The last part of this series focuses on resources available for PTSD. While this series focused on Afghanistan Veterans, options apply to all Veterans.
There are several effective options to treat PTSD. According to Dr. Sonya Norman, director of the National Center for PTSD Consultation Program, there is no one-size-fits-all approach. Choosing a treatment from the options that we know work well should take into account your doctor’s recommendations and your preferences. Knowing the different options allows a Veteran to choose a treatment that is the best fit for them.
“We don’t think twice about putting weapon systems in maintenance because we need them,” Colón-López said. “We run quality control checks on everything. But the one decisive advantage we have as a U.S. military is the human weapon system. This is no different, so we need to make sure we take care of everything that we can right now as we draw down in Afghanistan. This is our depot maintenance period.”
PTSD Decision Aid
One of the easiest methods Veterans can use to find options is the PTSD Decision Aid at https://www.ptsd.va.gov/apps/decisionaid/. Veterans can read about the treatments that work or watch videos explaining how they work. Veterans can build a chart to compare treatments and get a personalized summary.
PTSD Program Locator
VA medical centers use a recovery-based model to treat PTSD, Norman said.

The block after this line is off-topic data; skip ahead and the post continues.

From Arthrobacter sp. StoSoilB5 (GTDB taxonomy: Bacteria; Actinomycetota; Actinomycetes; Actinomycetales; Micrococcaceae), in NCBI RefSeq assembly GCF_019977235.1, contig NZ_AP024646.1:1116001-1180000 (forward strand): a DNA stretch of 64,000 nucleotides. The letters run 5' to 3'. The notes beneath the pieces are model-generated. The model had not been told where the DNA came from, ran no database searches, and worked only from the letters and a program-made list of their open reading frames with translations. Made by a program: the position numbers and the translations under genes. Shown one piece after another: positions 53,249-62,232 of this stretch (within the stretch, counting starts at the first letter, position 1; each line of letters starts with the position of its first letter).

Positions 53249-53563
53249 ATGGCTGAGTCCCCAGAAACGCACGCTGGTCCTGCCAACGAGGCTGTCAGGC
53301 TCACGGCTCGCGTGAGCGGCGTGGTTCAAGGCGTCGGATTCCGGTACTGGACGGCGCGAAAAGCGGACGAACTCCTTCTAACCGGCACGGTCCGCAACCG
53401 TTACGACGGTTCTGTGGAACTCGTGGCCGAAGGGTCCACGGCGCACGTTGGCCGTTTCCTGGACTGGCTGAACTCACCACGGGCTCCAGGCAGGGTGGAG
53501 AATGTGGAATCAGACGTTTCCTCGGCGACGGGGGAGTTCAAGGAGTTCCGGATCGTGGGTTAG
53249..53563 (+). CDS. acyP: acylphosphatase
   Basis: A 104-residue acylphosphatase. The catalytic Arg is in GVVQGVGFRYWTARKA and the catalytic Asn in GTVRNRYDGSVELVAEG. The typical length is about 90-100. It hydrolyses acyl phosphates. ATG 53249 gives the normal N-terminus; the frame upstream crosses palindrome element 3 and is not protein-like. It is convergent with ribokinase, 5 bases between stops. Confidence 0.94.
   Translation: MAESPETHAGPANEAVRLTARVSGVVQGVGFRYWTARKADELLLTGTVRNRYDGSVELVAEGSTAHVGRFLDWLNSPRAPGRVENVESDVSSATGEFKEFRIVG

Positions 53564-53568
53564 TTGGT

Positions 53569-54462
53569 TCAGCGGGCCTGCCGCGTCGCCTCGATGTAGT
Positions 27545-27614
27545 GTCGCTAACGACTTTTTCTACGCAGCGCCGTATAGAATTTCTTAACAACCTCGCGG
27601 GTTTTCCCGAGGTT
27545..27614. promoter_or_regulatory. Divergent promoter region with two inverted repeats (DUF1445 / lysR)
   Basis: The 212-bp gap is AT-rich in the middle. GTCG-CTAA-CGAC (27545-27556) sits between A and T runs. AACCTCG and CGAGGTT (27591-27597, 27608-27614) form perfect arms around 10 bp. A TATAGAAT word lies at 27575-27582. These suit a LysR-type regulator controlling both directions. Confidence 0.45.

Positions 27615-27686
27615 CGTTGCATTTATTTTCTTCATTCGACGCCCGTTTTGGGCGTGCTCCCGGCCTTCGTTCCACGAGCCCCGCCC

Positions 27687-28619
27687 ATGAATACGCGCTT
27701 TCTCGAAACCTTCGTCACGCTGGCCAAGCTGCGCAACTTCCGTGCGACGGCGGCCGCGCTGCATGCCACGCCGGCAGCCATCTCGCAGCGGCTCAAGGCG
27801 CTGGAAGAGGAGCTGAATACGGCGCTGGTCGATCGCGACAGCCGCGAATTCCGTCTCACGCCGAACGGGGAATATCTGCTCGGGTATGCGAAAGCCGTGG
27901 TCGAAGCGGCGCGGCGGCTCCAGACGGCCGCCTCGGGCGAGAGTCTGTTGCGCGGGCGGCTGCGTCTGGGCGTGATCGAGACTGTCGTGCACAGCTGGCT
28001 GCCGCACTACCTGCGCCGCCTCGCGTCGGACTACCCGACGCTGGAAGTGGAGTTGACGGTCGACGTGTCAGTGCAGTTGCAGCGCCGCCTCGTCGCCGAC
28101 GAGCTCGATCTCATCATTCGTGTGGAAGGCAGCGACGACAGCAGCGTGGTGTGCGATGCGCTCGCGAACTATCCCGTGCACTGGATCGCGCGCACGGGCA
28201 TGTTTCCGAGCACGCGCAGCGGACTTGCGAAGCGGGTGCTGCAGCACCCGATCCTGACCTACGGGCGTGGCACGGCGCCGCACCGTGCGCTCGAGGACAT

Veterans with PTSD can get treatment at nearly 200 specialized programs throughout the country. Veterans can get PTSD treatment at any VA medical center and at some large Community Based Outpatient Clinics. This locator is at https://www.va.gov/directory/guide/PTSD.asp.
Each PTSD program offers education, evaluation and treatment. Program services include:
One-to-one mental health assessment
Groups for Veterans of specific conflicts or who experienced specific traumas; groups targeting specific concerns, like anger or stress management
Vet Centers are community-based counseling centers. They provide a wide range of social and psychological services, including professional readjustment counseling. Eligible Veterans, service members – including National Guard and Reserve components – and their families can use the services.
Vet Center staff offers readjustment counseling to make a successful transition from military to civilian life or after a traumatic event experienced in the military. Staff offer individual, group, marriage and family counseling in addition to referral and connection to other VA or community benefits and services.
#VetResources is a weekly newsletter of VA and non-VA resources sent every Wednesday night to Veterans, their families, caregivers and survivors. #VetResources focuses on tangible resources that VA’s customers can use immediately or for keeping aware of important updates. Email sign up is at https://www.va.gov/vetresources/.
By Adam Stump is a public affairs specialist for VA's Digital Media Engagement team
Native Americans serve in the military in numbers far higher than their proportion of the U.S. population. They've served with distinction in every major conflict for over 200 years. To honor their legacy of service and their culture, the National Cemetery Administration (NCA) works with tribes to honor their service and heritage, working together to build and maintain tribal Veterans cemeteries—cemeteries built and maintained by tribes with support from VA.
Creating a will is an important step in preparing for the future. Everyone needs a will, no matter your age, background, or health. When you create a will, you decide what happens to your assets when your time comes. Beyond that, you also make a plan for your dependents, children, and pets.
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